(def my-spec (spec :first-field (int32-type)
                   :second-field (string-type 10)))
(compose-buffer my-spec :orig-buffer (java.nio.ByteBuffer/allocate 14))

Dynamic Frames

If you're working with sophisticated protocols, more often than not you can't know the buffer size before you construct an entire type. One of the most primitive examples is the netstrings protocol, that consists of

(short-type) ;; Identifies the length of string
(string-type 10) ;; Identifies the string itself

Problem with construction of such type lays in the fact that you can't construct a buffer before you know the value of the string itself. Buffy helps you here, too. This feature is called dynamic frame. In order to construct a dynamic frame, you should create an encoder and decoder. Let's take a closer look at netstrings protocol implementation:

First, encoder:

(frame-encoder [value]
               ;; Name     ;; Child frame or type      ;; Dynamic value
               length      (short-type)                (count value)
               string      (string-type (count value)) value)

Here, in a binding you have a value. length part of the frame is a short-type that holds a length of the string, you specify this value through (count value).

Next off, the string itself, that is a string-type and holds a value itself.

Decoder is written in a same manner:

(frame-decoder [buffer offset]
               length (short-type)
               string (string-type (read length buffer offset)))

Since values are not decoded by that time just yet, and you may need access to an entire buffer in order to read a certain field's value, you specify only types and have a possibility of "look-behind", using already constructed types.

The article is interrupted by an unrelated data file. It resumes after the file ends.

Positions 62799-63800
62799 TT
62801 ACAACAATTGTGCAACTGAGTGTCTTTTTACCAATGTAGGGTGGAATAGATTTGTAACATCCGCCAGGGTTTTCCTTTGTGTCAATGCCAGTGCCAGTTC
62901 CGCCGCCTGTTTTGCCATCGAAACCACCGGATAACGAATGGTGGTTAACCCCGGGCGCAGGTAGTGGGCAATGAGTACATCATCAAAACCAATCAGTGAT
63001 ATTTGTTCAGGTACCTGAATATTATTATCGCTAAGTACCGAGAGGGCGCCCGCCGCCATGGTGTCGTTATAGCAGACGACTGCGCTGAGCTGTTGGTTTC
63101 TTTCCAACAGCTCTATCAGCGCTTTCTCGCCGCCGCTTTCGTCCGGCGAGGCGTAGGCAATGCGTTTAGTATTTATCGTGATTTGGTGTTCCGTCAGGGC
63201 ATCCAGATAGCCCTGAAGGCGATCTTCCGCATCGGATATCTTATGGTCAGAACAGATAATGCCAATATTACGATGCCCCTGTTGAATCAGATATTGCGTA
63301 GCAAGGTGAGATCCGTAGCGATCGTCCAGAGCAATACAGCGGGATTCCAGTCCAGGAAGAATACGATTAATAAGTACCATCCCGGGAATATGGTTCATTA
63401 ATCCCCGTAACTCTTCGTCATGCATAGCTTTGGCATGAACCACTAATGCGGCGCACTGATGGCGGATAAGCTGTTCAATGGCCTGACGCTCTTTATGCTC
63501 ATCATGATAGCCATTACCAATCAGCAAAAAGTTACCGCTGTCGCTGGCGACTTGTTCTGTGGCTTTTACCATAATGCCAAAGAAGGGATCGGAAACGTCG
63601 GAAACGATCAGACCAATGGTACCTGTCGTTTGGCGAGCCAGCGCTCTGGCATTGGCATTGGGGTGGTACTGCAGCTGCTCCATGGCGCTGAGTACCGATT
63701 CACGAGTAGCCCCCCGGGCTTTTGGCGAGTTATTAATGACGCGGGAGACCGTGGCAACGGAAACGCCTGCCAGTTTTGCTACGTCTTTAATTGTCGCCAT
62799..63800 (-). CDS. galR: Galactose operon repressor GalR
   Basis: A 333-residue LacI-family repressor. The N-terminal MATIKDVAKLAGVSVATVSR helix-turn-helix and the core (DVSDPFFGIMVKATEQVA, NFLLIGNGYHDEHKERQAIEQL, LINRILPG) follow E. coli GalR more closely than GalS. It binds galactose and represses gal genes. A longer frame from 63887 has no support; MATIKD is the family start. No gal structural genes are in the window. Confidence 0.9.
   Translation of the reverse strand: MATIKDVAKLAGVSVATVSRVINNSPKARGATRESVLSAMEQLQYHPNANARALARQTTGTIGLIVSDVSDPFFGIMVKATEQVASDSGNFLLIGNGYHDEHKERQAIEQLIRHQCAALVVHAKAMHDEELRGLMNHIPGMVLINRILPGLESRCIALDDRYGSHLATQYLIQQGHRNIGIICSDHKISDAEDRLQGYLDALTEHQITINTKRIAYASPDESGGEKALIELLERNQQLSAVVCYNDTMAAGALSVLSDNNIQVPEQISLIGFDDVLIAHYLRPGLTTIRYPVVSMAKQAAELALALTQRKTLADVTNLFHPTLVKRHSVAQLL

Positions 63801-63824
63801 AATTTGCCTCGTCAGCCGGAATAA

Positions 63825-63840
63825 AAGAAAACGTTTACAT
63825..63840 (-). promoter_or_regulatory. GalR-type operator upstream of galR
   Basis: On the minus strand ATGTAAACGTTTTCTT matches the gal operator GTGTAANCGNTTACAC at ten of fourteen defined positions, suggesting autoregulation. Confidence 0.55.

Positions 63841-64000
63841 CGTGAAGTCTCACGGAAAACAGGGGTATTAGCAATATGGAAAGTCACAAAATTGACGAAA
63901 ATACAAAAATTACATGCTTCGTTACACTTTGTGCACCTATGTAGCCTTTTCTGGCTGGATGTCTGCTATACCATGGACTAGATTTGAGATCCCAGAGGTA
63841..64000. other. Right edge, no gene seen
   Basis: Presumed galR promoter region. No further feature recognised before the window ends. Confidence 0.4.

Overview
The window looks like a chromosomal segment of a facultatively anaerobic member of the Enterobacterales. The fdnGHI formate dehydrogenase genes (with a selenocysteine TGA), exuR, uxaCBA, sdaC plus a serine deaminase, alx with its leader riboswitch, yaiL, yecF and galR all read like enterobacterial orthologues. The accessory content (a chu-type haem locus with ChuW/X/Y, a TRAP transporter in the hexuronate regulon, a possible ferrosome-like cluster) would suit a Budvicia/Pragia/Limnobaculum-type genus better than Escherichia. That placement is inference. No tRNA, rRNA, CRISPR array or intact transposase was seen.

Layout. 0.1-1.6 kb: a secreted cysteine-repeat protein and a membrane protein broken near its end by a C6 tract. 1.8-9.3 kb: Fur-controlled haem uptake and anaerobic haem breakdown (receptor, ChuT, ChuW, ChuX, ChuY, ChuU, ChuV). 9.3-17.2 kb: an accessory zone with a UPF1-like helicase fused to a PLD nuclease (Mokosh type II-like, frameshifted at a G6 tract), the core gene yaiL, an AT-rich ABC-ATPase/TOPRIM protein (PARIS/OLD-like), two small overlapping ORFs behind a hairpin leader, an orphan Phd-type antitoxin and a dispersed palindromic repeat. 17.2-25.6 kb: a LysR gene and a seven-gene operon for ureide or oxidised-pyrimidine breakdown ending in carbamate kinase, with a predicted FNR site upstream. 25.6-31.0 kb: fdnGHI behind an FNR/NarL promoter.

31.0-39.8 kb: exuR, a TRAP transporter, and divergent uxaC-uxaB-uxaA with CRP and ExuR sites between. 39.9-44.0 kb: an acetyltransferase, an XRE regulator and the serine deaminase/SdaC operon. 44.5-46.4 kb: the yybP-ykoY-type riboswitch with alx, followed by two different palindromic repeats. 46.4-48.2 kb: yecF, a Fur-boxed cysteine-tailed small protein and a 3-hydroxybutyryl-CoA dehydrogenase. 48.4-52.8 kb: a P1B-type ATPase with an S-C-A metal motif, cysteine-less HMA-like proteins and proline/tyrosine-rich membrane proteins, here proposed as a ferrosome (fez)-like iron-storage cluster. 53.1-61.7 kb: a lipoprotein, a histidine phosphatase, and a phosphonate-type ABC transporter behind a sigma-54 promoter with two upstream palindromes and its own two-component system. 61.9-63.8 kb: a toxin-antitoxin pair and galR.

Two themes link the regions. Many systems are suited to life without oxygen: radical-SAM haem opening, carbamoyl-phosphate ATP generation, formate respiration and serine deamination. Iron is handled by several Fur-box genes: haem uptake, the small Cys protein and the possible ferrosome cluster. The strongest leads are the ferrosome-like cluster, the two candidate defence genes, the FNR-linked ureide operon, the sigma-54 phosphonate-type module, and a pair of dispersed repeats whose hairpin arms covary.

So, string type is constructed by reading off the length as a first field of the frame.

An entire frame would look as follows:

(def dynamic-string-payload
  (dynamic-buffer
   (frame-type
    (frame-encoder [value]
                   length (short-type) (count value)
                   string (string-type (count value)) value)
    (frame-decoder [buffer offset]
                   length (short-type)
                   string (string-type (read length buffer offset)))
    second ;; Value Formatter
    )))

second here is just a value formatter. When we read off the value from the buffer, we see the short as well as string, but it's just a helper for correct decomposition, therefore we should discard it and take only the second value, which is a string itself.

In order to compose/decompose it, you should use compose and decompose functions:

(compose dynamic-string-payload ["super-duper-random-string" "long-ans-senseless-stringyoyoyo"])

This one will return a buffer. Same with decompose, that receives dynamic buffer and a value, and returns deserialized value.

You can go ahead and create even more complicated patterns. For example, you can construct a map of strings (as in Cassandra binary CQL protocol), where the map is specified by

<short>|(repeated <string>|<string>)

Where each <string> is actually

<short>|<string itself>

It's implementation is a little bit more complex, but still reasonably simple. First, we define a dynamic string frame in the same manner as we made with netstrings:

(def dynamic-string
  (frame-type
   (frame-encoder [value]
                  length (short-type) (count value)
                  string (string-type (count value))
                  value)
   (frame-decoder [buffer offset]
                  length (short-type)
                  string (string-type (read length buffer offset)))
   second))

Next off, key-value pairs. Each one of them is nothing more than a string repeated twice.

(def key-value-pair